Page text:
“Prima Vista. Über das Zeichnen” presents drawings by Andreas Seltzer and—in an insightful collection of polished vignettes and anecdotes—his writing about drawing. This handsomely designed catalog was published on the occasion of the artist’s exhibition of the same name, which took place at the Laura Mars Gallery in Berlin.
Andreas Seltzer’s drawings are grotesques that alternate between caricature and black humor, between horror and magical enchantment, between Mannerism and carnivalesque inventions. The colors black, red, and white form the basis of this work. This reduced choice of colors is motivated by the intention to increase the effect of the pictures through economy of means. Black functions as an arsenal that has all possible weights in store to lend—depending on the motif—gravity or sketchy lightness to the pictures. Red, on the other hand, plays the traditional role of the eye-catching signal that provides orientation in the genre of hidden object pictures. White, in the form of outline-like, splinter-like, meticulously captured figurations, is used to show views from above as well as vistas: against densely checkered backgrounds, these elements become actors that make those other parts of the picture dance.
Translated excerpt from “Prima Vista”:
From the perspective of the fingers holding the drawing pen, the area to be conquered is a vast white terrain full of potential risks. Moving the pen means striving forward while being aware that any lingering results in dark, puzzling spots. Dots and strokes form a team that finds its goal somewhere on the horizon of the playing field while challenging the format. The special thing about these movements is that they are more similar to dancing than, for example, walking is. The rhythm of drawing circles and semicircles, swinging back and forth, securing the sidelines, repeating and varying spontaneous moves and improvised patterns—all this results in flowing lineaments that are nothing but control elements seeking to guarantee step by step, inch by inch the sure-footedness of the endeavor.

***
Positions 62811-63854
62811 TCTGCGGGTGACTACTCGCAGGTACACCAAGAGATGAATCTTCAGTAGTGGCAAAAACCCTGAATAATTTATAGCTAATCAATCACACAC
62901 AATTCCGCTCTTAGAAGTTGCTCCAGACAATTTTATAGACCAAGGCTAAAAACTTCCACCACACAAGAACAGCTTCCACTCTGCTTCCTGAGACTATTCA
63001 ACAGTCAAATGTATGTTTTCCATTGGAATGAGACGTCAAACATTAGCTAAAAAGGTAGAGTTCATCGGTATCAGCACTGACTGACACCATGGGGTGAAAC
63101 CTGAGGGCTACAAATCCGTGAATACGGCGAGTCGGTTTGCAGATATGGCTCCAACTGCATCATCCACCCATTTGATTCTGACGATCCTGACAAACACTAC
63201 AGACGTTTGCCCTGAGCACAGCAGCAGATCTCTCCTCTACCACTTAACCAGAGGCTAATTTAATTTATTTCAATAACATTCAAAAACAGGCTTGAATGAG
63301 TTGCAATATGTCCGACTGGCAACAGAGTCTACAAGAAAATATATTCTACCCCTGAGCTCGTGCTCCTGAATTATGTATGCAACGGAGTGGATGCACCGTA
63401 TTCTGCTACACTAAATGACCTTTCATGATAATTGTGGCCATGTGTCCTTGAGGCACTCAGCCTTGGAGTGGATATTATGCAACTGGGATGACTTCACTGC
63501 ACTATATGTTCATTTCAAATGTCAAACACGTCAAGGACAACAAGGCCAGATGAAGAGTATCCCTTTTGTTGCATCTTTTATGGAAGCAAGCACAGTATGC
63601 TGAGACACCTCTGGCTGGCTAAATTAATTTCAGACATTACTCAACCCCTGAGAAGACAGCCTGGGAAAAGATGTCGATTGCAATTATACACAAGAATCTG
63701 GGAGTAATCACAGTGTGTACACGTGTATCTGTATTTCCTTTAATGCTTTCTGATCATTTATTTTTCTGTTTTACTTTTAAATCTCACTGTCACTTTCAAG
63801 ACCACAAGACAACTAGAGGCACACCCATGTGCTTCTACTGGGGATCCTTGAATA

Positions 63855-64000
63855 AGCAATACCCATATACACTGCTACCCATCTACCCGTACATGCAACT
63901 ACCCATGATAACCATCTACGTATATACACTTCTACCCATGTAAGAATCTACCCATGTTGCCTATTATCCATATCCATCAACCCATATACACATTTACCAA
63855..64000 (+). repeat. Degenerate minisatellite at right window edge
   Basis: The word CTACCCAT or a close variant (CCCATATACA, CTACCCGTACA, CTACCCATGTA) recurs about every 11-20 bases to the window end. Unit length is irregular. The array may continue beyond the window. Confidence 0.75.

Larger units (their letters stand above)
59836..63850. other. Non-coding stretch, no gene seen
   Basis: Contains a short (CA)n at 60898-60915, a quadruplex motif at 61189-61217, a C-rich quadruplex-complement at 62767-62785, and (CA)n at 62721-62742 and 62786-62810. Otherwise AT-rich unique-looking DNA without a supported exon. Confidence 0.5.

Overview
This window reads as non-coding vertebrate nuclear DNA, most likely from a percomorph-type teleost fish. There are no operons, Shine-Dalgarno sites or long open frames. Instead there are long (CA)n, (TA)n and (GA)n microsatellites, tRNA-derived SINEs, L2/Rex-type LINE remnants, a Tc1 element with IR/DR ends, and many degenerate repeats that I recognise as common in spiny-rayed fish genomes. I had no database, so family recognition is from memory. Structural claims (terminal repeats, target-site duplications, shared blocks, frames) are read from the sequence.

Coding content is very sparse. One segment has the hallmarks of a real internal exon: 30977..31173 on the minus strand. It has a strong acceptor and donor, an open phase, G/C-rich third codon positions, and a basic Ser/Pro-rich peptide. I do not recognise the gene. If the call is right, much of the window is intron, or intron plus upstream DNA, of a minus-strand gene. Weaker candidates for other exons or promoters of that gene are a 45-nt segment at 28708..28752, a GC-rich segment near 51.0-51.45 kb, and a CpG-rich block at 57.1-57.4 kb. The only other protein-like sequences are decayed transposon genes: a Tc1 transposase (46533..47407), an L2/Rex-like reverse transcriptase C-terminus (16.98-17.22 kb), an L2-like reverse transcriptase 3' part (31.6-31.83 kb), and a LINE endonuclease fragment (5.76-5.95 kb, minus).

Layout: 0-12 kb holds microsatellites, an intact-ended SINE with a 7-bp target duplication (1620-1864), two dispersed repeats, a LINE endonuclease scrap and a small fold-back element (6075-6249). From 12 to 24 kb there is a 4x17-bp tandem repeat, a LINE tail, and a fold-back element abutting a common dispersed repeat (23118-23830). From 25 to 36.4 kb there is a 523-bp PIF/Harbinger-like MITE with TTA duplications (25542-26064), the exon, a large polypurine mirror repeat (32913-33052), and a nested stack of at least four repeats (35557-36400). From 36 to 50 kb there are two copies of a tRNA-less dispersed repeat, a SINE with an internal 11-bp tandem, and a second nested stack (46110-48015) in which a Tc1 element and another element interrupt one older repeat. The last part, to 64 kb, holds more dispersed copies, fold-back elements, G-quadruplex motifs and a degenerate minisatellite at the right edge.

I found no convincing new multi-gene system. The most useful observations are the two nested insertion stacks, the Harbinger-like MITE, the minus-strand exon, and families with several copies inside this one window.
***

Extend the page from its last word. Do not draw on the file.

To the extent that drawing, associative drawing, has become the main activity, words lose their power, writing loses its force. Perhaps this activity is some form of memory training with the result that one remembers the visual aspects of things but—now familiar with their metamorphic nature and skeptical of the predeterminations of language—forgets names and terms. Thus, a new variant of dementia might appear: the specter of a babbling, picture-crazy idiot who points to his scribbles while sinking into aphasia.
Drinking and Drawing
In the evening, a glass of wine sometimes happens to be placed next to the inkpot. Then, the temptation arises to portray one of those cartoonists struggling for inspiration and tortured by deadlines, as depicted countless times by Robert Crumb as a self-portrait—cartoonists downing ink: their final act of desperation. Ink is in this case an imagination-enhancing substance, impregnating all internal organs, coloring blood, sweat, and tears, and transforming the whole body into a drawing instrument.
“Ink is my natural element. A beautiful liquid, by the way, this dark liquid. And it is dangerous! How you can drown in it! And how it attracts you!” (Gustave Flaubert)